Developers at Driver: San Francisco studio Ubisoft Reflections and Just Cause studio Avalanche have offered up starkly different takes on Ubisoft's controversial efforts to protect some PC titles with stringent DRM schemes.
"It's difficult to get away from the fact that... piracy on the PC is utterly unbelievable," Ubisoft Reflections studio founder Martin Edmonson told Eurogamer.
While Edmonson said his studio leaves decisions about DRM to publisher Ubisoft, he said publishers were "quite morally correct" and have "every right" to protect developer and publisher effort against the "incredible rates" of piracy in PC games.
"If there was very little trouble with piracy then we wouldn't need it," he added.
Ubisoft originally said Reflections' upcoming Driver: San Francisco would include DRM that required a persistent internet connection during play. The company has since amended that statement to say the game will require a single online check only the first time the game is played.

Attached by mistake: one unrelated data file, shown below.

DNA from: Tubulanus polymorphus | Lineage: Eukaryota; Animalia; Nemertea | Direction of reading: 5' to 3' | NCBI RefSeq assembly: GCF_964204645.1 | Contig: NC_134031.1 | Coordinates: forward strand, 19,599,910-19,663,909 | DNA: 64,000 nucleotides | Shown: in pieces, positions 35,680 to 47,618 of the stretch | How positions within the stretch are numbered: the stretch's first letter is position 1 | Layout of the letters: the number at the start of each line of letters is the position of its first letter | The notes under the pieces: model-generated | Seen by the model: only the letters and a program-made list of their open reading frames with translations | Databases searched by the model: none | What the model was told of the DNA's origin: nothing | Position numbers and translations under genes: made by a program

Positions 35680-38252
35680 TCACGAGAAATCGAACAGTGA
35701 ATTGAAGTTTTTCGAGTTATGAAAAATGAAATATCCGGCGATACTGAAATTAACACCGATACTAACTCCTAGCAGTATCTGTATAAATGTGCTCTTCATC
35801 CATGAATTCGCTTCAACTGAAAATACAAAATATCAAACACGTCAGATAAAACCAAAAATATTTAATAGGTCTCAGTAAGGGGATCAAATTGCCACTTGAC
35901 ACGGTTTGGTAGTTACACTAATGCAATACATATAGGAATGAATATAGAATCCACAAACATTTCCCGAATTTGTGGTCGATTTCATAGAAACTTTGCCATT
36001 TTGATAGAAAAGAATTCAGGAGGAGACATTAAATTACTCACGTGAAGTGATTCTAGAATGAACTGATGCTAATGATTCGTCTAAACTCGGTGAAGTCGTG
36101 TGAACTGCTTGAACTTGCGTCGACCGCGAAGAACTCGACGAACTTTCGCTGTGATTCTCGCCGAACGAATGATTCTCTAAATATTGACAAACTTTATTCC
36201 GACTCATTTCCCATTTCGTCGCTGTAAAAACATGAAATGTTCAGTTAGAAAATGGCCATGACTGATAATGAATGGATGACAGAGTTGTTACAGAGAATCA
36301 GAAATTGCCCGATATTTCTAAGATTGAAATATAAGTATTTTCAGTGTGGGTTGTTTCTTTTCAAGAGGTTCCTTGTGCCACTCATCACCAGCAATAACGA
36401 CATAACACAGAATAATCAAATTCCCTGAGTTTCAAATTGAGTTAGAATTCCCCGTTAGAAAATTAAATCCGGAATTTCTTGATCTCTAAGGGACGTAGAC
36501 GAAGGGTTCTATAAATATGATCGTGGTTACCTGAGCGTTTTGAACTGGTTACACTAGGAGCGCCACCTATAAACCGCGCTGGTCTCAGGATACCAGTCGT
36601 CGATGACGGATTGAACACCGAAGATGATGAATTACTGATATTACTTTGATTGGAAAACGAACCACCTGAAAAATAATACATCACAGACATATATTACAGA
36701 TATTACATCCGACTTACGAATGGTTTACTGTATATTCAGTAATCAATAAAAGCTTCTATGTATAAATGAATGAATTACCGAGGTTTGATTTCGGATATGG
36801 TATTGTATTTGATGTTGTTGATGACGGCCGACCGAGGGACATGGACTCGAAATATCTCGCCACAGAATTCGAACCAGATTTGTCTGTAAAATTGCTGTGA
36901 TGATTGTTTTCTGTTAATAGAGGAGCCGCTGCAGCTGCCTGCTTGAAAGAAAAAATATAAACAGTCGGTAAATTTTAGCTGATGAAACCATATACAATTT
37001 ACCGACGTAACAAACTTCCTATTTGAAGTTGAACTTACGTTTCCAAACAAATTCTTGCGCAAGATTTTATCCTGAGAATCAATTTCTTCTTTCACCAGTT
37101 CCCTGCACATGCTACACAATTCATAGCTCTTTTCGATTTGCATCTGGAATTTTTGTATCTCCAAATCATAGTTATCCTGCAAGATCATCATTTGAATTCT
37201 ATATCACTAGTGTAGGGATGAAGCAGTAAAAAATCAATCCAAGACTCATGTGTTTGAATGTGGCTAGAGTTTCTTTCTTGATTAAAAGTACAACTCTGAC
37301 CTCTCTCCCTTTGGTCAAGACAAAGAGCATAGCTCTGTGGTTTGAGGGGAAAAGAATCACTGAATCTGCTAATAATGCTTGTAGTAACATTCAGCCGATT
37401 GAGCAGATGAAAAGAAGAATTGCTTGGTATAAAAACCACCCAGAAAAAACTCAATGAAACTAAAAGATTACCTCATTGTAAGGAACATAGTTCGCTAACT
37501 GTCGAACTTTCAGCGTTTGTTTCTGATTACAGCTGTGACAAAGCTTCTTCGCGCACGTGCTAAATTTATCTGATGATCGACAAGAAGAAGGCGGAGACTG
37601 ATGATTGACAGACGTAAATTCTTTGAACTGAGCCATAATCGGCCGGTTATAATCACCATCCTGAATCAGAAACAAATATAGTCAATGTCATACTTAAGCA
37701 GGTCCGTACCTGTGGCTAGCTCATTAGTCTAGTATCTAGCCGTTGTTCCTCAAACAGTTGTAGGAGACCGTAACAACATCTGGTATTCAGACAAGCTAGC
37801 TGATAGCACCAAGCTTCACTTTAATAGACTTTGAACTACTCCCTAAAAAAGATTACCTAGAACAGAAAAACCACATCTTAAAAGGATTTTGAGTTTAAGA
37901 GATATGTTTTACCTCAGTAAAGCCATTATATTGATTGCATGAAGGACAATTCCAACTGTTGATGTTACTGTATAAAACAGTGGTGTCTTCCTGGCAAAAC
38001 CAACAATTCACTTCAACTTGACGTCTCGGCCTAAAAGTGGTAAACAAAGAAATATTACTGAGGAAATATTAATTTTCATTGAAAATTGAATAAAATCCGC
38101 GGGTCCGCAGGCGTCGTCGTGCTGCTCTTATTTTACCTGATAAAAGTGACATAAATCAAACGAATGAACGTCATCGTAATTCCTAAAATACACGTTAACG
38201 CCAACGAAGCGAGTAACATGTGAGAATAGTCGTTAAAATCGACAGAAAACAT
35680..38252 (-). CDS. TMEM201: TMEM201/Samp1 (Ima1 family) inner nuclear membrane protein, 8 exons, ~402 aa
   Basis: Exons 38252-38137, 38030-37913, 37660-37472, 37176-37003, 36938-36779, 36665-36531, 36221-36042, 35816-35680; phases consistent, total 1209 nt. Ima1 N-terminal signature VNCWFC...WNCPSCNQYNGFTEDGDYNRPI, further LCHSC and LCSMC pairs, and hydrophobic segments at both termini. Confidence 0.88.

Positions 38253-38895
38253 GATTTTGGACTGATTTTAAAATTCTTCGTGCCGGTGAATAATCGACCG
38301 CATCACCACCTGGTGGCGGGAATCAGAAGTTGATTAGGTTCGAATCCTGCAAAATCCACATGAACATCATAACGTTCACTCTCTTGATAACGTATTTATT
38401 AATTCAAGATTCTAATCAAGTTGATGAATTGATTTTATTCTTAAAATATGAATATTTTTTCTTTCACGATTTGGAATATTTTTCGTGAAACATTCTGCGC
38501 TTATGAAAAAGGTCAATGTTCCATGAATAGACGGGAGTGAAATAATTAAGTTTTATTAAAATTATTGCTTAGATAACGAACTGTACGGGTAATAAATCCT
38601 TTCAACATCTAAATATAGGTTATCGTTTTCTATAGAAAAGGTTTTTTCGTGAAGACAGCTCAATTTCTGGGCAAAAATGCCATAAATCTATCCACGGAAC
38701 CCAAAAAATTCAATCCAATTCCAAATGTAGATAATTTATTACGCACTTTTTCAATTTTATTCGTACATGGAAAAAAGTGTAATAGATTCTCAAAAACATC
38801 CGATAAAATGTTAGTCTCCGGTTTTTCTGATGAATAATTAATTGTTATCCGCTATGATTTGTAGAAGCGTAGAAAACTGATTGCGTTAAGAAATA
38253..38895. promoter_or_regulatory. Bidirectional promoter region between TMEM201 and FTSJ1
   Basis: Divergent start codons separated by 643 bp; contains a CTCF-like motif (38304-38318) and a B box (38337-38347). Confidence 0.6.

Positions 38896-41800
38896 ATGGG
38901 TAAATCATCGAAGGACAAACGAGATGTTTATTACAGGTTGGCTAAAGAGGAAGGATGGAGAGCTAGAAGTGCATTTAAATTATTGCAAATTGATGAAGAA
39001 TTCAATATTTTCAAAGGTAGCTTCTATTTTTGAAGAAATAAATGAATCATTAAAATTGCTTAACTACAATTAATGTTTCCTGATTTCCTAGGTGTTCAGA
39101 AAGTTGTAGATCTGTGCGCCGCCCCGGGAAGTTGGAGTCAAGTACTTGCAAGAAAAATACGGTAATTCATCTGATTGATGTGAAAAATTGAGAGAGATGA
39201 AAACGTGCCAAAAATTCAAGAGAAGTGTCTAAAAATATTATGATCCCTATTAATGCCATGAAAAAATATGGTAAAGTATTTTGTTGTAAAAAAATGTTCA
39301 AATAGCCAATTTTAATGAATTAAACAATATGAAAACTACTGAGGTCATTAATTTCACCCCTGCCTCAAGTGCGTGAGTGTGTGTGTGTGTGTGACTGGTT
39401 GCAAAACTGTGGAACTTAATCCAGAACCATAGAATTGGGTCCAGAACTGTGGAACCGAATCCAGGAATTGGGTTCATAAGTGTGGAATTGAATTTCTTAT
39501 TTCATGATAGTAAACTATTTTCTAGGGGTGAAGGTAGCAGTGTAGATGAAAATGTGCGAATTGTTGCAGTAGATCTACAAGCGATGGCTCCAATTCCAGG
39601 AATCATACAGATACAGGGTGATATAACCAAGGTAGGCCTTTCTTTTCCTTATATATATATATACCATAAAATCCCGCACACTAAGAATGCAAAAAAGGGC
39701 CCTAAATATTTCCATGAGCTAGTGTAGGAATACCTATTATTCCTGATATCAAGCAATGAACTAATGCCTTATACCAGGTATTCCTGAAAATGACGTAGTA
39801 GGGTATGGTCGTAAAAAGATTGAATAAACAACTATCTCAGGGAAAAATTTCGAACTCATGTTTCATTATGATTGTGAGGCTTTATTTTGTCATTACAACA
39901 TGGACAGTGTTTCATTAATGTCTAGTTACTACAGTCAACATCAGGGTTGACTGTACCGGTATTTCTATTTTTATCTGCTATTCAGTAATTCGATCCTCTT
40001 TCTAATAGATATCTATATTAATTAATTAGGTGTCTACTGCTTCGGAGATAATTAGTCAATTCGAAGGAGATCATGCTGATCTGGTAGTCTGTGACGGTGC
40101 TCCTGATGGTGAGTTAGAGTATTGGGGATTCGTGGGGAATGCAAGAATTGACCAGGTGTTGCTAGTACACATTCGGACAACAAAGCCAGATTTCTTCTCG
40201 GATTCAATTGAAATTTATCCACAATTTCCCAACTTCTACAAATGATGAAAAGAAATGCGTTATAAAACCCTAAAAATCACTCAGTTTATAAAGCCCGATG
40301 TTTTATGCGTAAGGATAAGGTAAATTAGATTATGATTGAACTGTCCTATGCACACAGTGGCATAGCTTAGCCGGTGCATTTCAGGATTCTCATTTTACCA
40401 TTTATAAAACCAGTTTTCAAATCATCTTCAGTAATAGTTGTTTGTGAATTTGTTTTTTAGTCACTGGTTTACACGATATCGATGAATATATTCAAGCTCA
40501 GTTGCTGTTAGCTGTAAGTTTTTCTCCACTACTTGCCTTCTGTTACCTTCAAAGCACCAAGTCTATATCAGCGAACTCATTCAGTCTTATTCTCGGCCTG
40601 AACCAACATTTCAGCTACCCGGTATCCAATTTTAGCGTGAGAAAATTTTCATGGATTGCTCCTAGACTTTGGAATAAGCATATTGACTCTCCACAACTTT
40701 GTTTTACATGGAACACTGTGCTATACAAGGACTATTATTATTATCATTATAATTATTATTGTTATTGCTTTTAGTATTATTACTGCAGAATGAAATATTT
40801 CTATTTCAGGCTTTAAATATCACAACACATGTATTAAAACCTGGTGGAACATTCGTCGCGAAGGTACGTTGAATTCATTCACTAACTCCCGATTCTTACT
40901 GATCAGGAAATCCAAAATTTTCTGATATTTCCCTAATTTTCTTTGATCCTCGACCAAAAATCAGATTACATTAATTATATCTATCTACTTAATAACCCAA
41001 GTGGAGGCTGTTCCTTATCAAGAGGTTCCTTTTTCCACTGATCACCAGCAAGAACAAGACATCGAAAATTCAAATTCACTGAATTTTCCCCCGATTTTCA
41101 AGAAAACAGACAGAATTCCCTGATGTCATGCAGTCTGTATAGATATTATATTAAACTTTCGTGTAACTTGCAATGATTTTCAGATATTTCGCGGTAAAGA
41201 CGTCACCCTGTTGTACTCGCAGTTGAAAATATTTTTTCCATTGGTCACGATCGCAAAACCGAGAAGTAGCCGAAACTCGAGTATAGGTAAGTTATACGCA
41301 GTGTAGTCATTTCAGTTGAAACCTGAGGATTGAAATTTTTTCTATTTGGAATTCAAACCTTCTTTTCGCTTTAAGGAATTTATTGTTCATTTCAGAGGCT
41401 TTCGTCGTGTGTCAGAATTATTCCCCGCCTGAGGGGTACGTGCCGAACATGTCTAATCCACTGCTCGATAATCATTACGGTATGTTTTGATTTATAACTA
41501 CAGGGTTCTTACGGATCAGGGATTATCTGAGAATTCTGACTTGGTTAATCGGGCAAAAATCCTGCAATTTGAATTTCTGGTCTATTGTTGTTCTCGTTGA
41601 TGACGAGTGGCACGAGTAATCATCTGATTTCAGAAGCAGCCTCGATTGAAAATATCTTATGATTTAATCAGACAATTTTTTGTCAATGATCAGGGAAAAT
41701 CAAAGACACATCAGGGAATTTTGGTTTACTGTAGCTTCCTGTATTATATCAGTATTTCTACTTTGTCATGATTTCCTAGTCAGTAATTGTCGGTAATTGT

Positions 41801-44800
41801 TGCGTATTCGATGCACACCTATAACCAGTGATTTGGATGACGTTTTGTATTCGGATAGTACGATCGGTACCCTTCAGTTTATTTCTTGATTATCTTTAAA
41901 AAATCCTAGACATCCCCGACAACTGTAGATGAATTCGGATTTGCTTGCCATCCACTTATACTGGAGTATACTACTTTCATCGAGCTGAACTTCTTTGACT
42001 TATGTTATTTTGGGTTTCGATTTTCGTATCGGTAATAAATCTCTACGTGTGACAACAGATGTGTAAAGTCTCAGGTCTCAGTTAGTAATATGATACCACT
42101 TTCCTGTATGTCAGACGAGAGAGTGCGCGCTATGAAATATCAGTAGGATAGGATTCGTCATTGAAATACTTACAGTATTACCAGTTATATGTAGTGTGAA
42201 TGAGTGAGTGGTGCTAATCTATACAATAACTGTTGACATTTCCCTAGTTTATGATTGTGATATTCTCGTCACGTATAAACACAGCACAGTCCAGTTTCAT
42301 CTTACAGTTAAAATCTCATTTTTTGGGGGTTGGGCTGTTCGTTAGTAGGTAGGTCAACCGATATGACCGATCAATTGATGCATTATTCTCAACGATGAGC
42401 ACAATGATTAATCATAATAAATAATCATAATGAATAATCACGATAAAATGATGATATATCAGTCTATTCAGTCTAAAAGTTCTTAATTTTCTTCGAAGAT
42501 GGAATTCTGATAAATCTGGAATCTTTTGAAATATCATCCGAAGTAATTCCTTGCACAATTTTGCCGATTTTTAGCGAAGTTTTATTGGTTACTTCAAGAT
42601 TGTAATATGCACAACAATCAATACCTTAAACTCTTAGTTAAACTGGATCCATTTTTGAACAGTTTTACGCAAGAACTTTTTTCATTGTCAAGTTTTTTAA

But even less intrusive efforts like this are counter-productive, according to Christofer Sundberg, founder of Just Cause developer Avalanche Studios. Speaking to Edge, Sundberg pointed out that piracy will always be present on the PC, and argued the best way to fight it was by engaging the community.
"My solution to the problem is to start designing games for the PC player, and award PC players for being part of the community of your game and for staying connected to you - not forcing them," he said. "If you continuously tell the player that you care about their opinions, and appreciate their investment, you will lower the amount of bootleg copies."
While Sundberg admitted that a publisher could easily force the studio to add intrusive DRM, he said he "can assure you we would go down screaming before anything like this ends up in any Avalanche game."
Ubisoft's recent PC release of From Dustincluded a DRM scheme that required an internet check every time the game was launched, but the company recently announced it was working on a patch to remove this requirement.
The publisher has defended its DRM efforts in the past, citing "a clear reduction in piracy of our titles which required a persistent online connection."